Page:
LIQUID CRYSTAL LENSES: Liquid crystals promise compact lenses with variable focus

Dec. 22, 2010
The inherent advantages of liquid-crystal lenses, including tunability, mean such lenses may have a significant impact on the design of future optical systems.


Liquid-crystal “electronic” lenses have long been considered a potential candidate for replacing or simplifying bulky conventional optics. Given their advantages—which include tunable power, small size, low cost, low power consumption, and high-speed switching—such lenses are likely to have a tremendous impact upon future optical system designs.

Conventional lenses are made by the radial shaping of materials like glass and plastics that exhibit a constant refractive index. Diffraction-limited performance can be achieved using precise shaping and polishing, but is often not achievable within the economic design constraints placed on the optical systems of many consumer products. Typically, such systems have undesirable optical distortions or aberrations that are corrected using more than one lens group, commonly having spherical elements. The system can be simplified by replacing several spherical lenses with a high-quality aspheric lens with a parabolic profile, but that generally adds cost to the system. In addition, a conventional lens has one fixed focal length. To vary the focal length of an imaging system, an array of lenses is typically used and the focal length is changed by mechanically moving components that adjust the distance between lenses. This approach inevitably makes the system bulky and inefficient, and unsuited to some applications.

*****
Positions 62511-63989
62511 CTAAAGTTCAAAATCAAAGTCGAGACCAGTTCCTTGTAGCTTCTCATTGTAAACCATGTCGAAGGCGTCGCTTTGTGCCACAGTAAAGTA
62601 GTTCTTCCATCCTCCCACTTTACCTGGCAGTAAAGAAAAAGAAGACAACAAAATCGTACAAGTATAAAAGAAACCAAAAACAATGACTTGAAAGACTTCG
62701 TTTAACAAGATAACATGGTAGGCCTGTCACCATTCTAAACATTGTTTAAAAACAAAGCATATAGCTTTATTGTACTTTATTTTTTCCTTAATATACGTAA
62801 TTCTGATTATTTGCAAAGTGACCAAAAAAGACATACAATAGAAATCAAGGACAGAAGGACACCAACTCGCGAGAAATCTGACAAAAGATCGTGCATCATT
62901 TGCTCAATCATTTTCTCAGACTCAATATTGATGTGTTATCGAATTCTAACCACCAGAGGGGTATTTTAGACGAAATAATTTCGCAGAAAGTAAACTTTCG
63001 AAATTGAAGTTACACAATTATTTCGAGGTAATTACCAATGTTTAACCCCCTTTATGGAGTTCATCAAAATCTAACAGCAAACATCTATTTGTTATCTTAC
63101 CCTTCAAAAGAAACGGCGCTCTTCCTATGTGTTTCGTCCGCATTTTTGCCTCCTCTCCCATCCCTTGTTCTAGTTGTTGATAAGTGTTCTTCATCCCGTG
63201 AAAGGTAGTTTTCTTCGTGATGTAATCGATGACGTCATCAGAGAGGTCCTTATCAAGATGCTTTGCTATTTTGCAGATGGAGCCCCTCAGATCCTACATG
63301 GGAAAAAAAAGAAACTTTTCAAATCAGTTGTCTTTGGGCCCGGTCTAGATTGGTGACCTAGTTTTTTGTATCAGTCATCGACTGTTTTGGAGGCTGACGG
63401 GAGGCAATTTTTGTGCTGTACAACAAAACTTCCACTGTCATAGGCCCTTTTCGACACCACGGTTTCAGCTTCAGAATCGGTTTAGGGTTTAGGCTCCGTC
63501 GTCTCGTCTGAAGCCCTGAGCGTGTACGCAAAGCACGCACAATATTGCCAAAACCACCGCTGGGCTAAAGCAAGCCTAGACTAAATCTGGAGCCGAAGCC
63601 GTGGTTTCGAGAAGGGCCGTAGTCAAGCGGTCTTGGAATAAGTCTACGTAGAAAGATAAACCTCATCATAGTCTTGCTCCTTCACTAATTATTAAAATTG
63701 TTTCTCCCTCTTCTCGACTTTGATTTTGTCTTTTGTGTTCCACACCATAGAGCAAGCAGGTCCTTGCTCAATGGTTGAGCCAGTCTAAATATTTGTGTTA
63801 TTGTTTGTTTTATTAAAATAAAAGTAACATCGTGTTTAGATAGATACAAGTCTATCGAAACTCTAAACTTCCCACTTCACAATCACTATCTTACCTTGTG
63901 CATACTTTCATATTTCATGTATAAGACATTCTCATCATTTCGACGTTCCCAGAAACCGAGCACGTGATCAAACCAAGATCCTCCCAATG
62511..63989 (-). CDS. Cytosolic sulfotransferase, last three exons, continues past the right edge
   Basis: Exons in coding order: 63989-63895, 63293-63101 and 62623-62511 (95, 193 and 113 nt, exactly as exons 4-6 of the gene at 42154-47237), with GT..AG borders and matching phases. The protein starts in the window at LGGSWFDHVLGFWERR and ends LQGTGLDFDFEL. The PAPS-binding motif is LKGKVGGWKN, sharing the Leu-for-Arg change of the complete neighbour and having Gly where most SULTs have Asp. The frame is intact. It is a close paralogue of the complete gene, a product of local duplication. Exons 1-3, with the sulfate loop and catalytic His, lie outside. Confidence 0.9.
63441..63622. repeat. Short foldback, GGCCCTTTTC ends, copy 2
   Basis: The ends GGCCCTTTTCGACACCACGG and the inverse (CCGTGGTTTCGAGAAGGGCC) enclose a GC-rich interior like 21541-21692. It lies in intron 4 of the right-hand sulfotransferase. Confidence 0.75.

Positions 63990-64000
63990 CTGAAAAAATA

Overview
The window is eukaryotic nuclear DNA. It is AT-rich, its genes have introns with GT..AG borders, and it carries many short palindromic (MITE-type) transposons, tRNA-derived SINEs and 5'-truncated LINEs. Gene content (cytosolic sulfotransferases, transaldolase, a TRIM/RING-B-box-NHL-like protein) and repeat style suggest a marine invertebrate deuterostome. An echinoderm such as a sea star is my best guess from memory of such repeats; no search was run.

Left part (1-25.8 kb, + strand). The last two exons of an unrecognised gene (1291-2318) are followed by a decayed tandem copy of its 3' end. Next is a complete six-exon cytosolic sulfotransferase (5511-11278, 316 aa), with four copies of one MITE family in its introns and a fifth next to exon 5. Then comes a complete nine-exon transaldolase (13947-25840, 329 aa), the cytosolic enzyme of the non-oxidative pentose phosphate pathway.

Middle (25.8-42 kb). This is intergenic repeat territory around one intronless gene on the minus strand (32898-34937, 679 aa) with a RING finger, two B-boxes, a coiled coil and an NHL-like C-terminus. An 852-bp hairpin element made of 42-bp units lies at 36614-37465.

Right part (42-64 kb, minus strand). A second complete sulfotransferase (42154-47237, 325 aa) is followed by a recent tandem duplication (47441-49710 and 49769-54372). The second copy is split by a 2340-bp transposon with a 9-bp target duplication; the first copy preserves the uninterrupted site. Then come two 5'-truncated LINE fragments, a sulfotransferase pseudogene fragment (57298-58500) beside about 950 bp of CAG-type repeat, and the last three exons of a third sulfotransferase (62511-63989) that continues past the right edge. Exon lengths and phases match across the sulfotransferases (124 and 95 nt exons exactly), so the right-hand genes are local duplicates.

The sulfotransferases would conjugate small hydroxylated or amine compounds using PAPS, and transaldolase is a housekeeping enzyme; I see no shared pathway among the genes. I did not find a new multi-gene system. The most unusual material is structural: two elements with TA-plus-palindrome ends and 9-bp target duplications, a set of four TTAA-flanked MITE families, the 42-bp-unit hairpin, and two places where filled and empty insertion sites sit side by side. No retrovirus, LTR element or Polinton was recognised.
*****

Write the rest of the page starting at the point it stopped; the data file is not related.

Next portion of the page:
Many optical systems designers have, therefore, been driven to seek alternative solutions that can vary the focus without moving parts, be small in size and weight, low in cost, and be robust enough to survive harsh shocks. In a classic lens design, the optical path difference across the lens aperture has a profile, such as sphere or parabola, that's determined only by the polished shape of the material surface, and the refractive index is homogeneously constant. Optically equivalent to a thickness variation, the index of refraction can be controlled to give the same phase profile across the aperture. Liquid-crystal (LC) materials have, therefore, become a very promising option since their refractive index can be tuned by application of a voltage.

Unlike LC displays, which are based on a change in the polarization state of transmitted light resulting from the refractive index modulation, LC lenses use the resultant phase of linearly polarized light exiting the surface. Generating the desired refractive index profile with an external field becomes the key to the performance, and various electrode structures and addressing approaches have been introduced, such as a set of the discrete ring-patterned electrodes addressed individually with different voltages, the spatial distribution of electric field on a hole-patterned electrode plate to control the index profile, or a spherical shape of the electrode, which can be addressed to tune the power continuously.1-3 To more precisely control the phase profile, we designed and fabricated a liquid crystal lens based on the ring-patterned approach, and the voltage profile applied to the electrodes can be calculated to optimize the index profile for a desired power.